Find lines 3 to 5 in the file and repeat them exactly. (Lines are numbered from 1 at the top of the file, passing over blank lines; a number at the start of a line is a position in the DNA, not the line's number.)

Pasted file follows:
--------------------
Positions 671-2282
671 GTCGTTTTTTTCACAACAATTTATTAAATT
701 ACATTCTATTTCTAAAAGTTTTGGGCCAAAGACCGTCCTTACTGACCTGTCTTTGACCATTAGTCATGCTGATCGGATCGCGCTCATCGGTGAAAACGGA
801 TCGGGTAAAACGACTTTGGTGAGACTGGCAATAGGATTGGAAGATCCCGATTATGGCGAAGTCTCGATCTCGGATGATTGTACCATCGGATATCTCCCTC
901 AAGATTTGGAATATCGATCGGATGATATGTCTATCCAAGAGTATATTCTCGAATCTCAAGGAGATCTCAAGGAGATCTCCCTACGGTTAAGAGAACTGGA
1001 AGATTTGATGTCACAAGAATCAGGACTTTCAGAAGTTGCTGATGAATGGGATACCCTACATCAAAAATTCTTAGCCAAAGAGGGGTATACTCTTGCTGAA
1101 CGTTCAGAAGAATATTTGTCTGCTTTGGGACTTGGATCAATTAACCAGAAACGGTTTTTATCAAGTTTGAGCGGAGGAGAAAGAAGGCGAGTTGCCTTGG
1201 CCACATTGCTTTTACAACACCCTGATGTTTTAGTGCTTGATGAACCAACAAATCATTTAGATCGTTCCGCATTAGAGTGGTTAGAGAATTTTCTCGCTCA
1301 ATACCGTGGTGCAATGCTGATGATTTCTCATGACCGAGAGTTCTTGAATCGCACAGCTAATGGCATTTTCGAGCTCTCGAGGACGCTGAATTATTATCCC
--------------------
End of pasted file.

701 ACATTCTATTTCTAAAAGTTTTGGGCCAAAGACCGTCCTTACTGACCTGTCTTTGACCATTAGTCATGCTGATCGGATCGCGCTCATCGGTGAAAACGGA
801 TCGGGTAAAACGACTTTGGTGAGACTGGCAATAGGATTGGAAGATCCCGATTATGGCGAAGTCTCGATCTCGGATGATTGTACCATCGGATATCTCCCTC
901 AAGATTTGGAATATCGATCGGATGATATGTCTATCCAAGAGTATATTCTCGAATCTCAAGGAGATCTCAAGGAGATCTCCCTACGGTTAAGAGAACTGGA